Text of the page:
Jack here, hello and namaste from western Nepal. When I’m not in the jungle or the mountains, I’m often writing. I’m usually writing about the jungle and mountains”.
If you are new to what I write then maybe you can read:
31 October 2021 – About the image below and its importance to our work
Those who follow my posts and our work at WildTiger will know that human and leopard coexistence faces serious challenges in parts of South Asia with fatalities on both sides. My own focus is very much on implementing solutions using LeopardEye (see page HERE) where it was explained that the image above was taken in real time at the exact spot a leopard killed a woman right on the boundary of Bardiya National Park (BNP) and the buffer zone, high in the northern sector. The terrain in the area is challenging and for some time before the tragic fatality, locals had been worried about leopards living close to human settlements. The fatal attack took place on the last day of 2019 so it was only a few weeks before covid 19 started to make serious impacts worldwide including of course here in Nepal.
Having spent time understanding leopard attacks in other districts in recent years, in which over 50 were fatal including many children, I have a strong take away that a lack of communication in communities regarding leopard activity is a major reason why attacks are of much higher frequency in those areas. As I’ve discussed frequently in previous blogs, and is the subject of a paper I’m preparing, the reasons for leopard attacks on people are varied and complicated. The common factor though, and a critically important one, is that so often there are indicators showing risk of attack is increasing. A key component to lessening attacks is to reduce opportunity in areas which become high risk. A major problem is that leopard activity is misunderstood by many communities and this can lead to either a careless attitude (creating opportunity thus increasing risk) or over reaction which can lead to unnecessary harassment of leopards often leading to dangerous situations.
This particular attack in the northern sector of BNP was another example as it only took us a few days to ascertain that several serious encounters had taken place in recent months some of which involved children either being attacked or being involved in dangerous situations with leopards. At the time I was still testing cameras which sent images in real time to different devices, the aim was to create early warning systems. The three key elements to create safety are explained at LeopardEye and I will go into more detail in coming months but I was encouraged by the positive reaction of the community in the area of the fatal attack when they received real time warnings from us that leopard was in the area.
To cut a long story short for now, the ensuing year and a half since covid reached the pandemic stage have been difficult in making the technical developments we need for LeopardEye but I am encouraged by the progress under the circumstances and we are now at a stage where we can roll out systems in highly affected areas. Over the next few months I’ll be spending considerable time doing just that including one area which has had far too many children taken by leopard in the last few years. Integrating technology, understanding of big cat behaviour and community (and other stakeholder) communication when indicators such as livestock depredation and encounters occur means LeopardEye saves lives of both people and big cats. Although coexistence can never be totally peaceful it can improve with effort and support, a lot depends on that happening for conservation goals to be met.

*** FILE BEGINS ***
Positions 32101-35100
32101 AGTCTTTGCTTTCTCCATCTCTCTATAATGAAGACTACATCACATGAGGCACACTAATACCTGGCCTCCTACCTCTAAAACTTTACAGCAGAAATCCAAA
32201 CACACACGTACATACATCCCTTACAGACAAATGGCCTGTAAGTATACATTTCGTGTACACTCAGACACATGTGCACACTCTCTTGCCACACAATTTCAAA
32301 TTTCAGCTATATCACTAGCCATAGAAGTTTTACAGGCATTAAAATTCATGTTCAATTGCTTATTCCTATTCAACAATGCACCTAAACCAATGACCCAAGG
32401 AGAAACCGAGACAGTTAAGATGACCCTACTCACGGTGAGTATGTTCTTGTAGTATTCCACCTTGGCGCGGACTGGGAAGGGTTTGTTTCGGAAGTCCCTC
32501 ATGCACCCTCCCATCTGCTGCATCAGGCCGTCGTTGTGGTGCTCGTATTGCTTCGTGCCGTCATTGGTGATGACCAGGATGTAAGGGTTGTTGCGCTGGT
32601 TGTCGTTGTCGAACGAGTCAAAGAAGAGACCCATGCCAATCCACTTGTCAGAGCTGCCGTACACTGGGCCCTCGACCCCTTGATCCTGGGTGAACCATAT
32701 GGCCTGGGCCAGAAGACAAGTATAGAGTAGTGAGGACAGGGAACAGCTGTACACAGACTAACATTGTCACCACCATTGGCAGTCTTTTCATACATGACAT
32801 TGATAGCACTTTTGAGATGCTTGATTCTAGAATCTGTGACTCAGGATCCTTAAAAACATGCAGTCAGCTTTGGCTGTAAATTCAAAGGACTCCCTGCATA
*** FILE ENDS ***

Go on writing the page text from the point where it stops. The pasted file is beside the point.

I’ll update towards the end of 2021 as we strengthen our focus on LeopardEye and once again I thank those who read, contact and support, we’re all in this together.
Currently I’ve got blog posts from the last ten years in an archive, you can access the most recent ones HERE before they moved on to this page as well as read updates and examples of Tweets which are at @JackKinross. The new blog format will evolve as this site transitions leading up to the Year of the Tiger.
30 September 2021 – Please do not touch…
Several people have messaged me about this now (today), 2 leopard cubs handled when found in a forest nearby. I can report that the situation is under control in that the little leopards are still where they are meant to be but this happens quite a lot and sometimes cubs, even with best intentions, are removed in the name of “rescue” when of course it isn’t. A mother leopard can leave even very small cubs for several days while she hunts, leopards of all the big cats have the most incredible survival and adaption skills, these are instinctive attributes, they don’t need to be taught skills in the way tigers do. Human handling of cubs though gives the possibility of confusion and rejection by the leopardess. There is also the huge risk that the leopardess could be concealed close by meaning the possibility of an attack by a mother simply defending her cubs. So much education is still needed on these issues, leopards have a hard enough life as it is. Please do not handle wild animals, report the situation to authorities who can then implement monitoring strategies to help nature take her course.